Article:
Current Whales News and Events

Current Whales News and Events, Whales News Articles.
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Blue whales return to South Georgia after near extinction
An international research team led by UK scientists has revealed the return of critically endangered Antarctic blue whales to the sub-Antarctic island of South Georgia, 50 years after whaling all but wiped them out. The new study follows recent research that humpback whales are also returning to the region. (2020-11-19)

Study improves ability to predict how whales travel through their ocean habitat
Scientists at the New England Aquarium's Anderson Cabot Center for Ocean Life recently published a study that could help researchers learn where protections are needed the most for bowhead whales. (2020-11-17)

Male fin whales surprise scientists by swapping songs
The world's second largest mammal varies its song structure and picks up songs from other whale groups, a new study suggests. Understanding the complexity of their song improves scientists' understanding of how fin whale populations change over time, allowing them to better manage these endangered giants. (2020-10-29)

International study uncovers secret surfing life of remoras hitchhiking on blue whales
A new int'l study of blue whales off the coast of California has given researchers the first ocean recordings of their famous hitchhiking partner -- the remora -- revealing the suckerfish's secret whale-surfing skills as well as their knack for grabbing the most flow-optimal spots while riding aboard the world's largest vertebrate. (2020-10-28)

Blue whales change their tune before migrating
While parsing through years of recorded blue whale songs looking for seasonal patterns, researchers were surprised to observe that during feeding season in the summer, whales sing mainly at night, but as they prepare to migrate to their breeding grounds for the winter, this pattern reverses and the whales sing during the day. This finding, published October 1 in the journal Current Biology, may explain known inconsistencies in whale song patterns. (2020-10-01)

Pattern in whale songs predicts migration
Through the use of two advanced audio recording technologies, a collaboration of Monterey Bay researchers has found that blue whales switch from nighttime to daytime singing when they are starting to migrate. (2020-10-01)

Vessel noise present year-round at Cordell Bank National Marine Sanctuary
The environment in the Cordell Bank National Marine Sanctuary off the coast of San Francisco is not a refuge from the noise generated by ship traffic, the first underwater marine acoustic study of the region has shown. (2020-09-29)

Placing barthelonids on the tree of life
Researchers at the University of Tsukuba have clearly defined the phylogenetic position of barthelonids, a group of microscopic free-living anaerobic biflagellates. Their findings suggest that the Barthelona spp. represent a clade of metamonads that branched off early in evolutionary history. Additionally, phylogenomic data confirmed their specific commonality and transcriptome analysis outlined the likely evolutionary history of their ATP-generating organelles. (2020-09-23)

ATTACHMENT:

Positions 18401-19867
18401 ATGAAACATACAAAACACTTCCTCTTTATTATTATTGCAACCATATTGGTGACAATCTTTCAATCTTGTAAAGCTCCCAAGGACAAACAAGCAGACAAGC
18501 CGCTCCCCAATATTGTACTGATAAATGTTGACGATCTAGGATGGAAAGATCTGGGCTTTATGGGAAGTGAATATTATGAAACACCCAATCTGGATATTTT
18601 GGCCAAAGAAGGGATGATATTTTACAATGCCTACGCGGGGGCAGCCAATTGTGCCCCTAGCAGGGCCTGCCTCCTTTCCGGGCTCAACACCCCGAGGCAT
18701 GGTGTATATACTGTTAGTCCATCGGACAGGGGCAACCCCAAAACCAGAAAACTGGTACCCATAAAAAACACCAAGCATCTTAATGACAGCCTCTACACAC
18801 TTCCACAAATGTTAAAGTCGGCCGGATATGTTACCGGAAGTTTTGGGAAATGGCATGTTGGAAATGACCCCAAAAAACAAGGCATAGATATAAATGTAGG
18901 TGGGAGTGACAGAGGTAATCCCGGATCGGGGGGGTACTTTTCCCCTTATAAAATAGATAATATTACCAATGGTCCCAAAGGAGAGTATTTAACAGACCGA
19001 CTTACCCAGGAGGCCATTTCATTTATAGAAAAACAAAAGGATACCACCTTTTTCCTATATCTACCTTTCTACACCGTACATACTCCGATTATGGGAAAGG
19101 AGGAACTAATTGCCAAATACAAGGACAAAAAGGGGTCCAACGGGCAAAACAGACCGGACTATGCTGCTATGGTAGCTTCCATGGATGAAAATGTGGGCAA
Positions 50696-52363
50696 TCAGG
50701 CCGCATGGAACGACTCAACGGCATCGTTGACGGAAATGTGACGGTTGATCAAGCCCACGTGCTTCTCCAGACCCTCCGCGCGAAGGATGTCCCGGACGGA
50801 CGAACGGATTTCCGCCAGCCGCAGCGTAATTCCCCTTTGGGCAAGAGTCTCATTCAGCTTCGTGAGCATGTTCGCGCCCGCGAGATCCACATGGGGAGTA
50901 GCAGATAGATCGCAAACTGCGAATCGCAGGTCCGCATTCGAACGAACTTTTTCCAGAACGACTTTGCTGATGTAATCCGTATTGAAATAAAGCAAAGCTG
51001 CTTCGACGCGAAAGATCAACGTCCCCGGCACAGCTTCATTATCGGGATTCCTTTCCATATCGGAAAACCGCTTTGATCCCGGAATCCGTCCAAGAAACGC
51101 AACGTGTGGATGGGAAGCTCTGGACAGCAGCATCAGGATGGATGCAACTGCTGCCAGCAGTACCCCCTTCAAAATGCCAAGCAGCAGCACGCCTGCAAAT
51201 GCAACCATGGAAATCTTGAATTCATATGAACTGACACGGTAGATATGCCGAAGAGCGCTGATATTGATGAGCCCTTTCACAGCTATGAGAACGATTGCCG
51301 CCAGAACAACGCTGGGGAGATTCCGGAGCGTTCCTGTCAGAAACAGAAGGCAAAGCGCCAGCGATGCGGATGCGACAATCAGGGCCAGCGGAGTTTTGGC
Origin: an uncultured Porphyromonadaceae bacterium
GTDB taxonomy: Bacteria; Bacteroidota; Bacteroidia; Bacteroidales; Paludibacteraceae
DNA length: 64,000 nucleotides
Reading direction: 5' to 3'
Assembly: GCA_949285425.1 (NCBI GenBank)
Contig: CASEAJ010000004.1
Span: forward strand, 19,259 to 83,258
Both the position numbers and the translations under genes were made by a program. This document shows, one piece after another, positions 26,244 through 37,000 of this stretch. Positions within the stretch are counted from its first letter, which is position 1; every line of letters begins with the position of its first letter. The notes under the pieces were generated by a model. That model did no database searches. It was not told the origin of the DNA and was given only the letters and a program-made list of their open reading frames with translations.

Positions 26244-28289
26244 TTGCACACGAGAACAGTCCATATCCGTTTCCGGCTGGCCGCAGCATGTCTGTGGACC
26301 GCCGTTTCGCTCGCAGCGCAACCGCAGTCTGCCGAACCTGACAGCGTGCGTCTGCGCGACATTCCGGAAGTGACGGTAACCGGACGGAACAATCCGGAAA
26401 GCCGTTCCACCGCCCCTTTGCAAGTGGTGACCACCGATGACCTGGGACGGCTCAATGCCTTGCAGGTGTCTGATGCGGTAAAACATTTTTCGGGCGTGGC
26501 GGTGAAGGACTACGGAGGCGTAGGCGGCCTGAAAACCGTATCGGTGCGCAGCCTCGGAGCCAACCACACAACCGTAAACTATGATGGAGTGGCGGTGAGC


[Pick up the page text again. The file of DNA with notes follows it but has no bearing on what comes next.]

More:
Animals' magnetic 'sixth' sense may come from bacteria, new paper suggests
A University of Central Florida researcher is co-author of a new paper that may help answer why some animals have a magnetic ''sixth'' sense, such as sea turtles' ability to return to the beach where they were born. The researchers recently authored an article in Philosophical Transactions of the Royal Society B that proposes a hypothesis that the magnetic sense comes from a symbiotic relationship with magnetotactic bacteria. (2020-09-14)

Study finds high levels of toxic pollutants in stranded dolphins and whales
Researchers examined toxins in tissue concentrations and pathology data from 83 stranded dolphins and whales from 2012 to 2018. They looked at 11 different animal species to test for 17 different substances. The study is the first to report on concentrations in blubber tissues of stranded cetaceans of atrazine, DEP, NPE and triclosan. It also is the first to report concentrations of toxicants in a white-beaked dolphin and in Gervais' beaked whales. (2020-08-06)

Tracking humanity's latest toxins in stranded whales and dolphins
As humanity develops new types of plastics and chemicals, researchers are constantly trying to keep up with understanding how these contaminants affect the environment and wildlife. A new study gives a first look at the presence and potential effects of these pollutants in stranded dolphins and whales along the coast of the southeastern United States. (2020-08-05)

Ocean heatwaves dramatically shift habitats
Marine heatwaves across the world's oceans can displace habitat for sea turtles, whales, and other marine life by 10s to thousands of kilometers. They dramatically shift these animals' preferred temperatures in a fraction of the time that climate change is expected to do the same, new research shows. (2020-08-05)

Underwater robots reveal daily habits of endangered whales
Research led by the University of East Anglia (UEA) has revealed the daily habits of the endangered Mediterranean sperm whale. The recordings confirmed the whales' widespread presence in the north-western Mediterranean Sea and identified a possible hotspot for sperm whale habitat in the Gulf of Lion, as well as different foraging strategies between different areas. (2020-07-29)